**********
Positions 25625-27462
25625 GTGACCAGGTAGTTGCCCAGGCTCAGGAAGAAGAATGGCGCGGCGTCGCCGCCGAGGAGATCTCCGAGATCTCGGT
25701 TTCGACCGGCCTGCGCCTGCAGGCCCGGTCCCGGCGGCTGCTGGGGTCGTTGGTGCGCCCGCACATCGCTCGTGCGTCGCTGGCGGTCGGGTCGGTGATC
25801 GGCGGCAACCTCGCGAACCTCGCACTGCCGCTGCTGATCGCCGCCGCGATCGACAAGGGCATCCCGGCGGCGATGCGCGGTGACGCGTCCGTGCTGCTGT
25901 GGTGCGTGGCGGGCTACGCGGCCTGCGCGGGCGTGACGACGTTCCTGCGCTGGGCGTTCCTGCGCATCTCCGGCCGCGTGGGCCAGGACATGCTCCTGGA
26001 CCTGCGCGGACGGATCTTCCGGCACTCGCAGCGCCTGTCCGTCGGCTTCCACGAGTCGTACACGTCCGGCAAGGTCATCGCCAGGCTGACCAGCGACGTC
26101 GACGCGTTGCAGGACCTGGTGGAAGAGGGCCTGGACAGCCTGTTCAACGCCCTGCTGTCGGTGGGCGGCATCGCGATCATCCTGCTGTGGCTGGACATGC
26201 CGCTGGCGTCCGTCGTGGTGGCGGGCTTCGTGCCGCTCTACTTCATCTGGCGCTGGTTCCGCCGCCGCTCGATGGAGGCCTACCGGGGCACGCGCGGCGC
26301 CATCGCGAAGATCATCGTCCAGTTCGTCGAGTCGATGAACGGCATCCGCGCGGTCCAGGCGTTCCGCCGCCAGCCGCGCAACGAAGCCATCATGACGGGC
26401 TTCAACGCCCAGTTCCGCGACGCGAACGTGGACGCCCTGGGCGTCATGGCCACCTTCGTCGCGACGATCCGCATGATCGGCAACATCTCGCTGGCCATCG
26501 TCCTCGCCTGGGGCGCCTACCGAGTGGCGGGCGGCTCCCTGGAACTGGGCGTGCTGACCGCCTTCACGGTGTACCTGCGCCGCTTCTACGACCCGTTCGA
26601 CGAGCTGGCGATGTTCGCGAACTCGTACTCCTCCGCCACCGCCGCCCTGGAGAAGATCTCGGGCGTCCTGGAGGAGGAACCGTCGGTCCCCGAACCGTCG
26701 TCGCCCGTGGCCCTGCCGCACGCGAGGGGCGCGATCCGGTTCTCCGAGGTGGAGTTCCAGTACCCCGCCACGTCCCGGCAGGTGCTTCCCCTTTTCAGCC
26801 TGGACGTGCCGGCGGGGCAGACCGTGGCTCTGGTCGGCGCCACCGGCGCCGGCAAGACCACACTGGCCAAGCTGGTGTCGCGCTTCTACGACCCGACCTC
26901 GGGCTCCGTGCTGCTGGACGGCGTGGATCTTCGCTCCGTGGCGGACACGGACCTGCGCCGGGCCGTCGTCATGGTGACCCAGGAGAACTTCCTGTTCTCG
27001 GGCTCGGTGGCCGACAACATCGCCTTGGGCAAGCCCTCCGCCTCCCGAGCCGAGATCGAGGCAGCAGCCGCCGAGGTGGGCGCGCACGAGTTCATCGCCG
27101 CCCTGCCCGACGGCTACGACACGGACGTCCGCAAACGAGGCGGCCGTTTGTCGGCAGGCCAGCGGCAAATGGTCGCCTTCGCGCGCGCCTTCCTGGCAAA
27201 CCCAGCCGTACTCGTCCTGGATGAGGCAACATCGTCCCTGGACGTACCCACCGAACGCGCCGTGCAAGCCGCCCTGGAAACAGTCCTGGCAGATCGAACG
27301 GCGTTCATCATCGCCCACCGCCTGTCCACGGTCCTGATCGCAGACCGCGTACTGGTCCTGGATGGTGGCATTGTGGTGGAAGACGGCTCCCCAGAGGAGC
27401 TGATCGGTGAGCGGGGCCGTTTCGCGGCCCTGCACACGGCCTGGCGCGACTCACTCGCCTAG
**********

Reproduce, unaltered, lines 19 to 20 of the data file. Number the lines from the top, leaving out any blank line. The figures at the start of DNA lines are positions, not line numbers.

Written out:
27301 GCGTTCATCATCGCCCACCGCCTGTCCACGGTCCTGATCGCAGACCGCGTACTGGTCCTGGATGGTGGCATTGTGGTGGAAGACGGCTCCCCAGAGGAGC
27401 TGATCGGTGAGCGGGGCCGTTTCGCGGCCCTGCACACGGCCTGGCGCGACTCACTCGCCTAG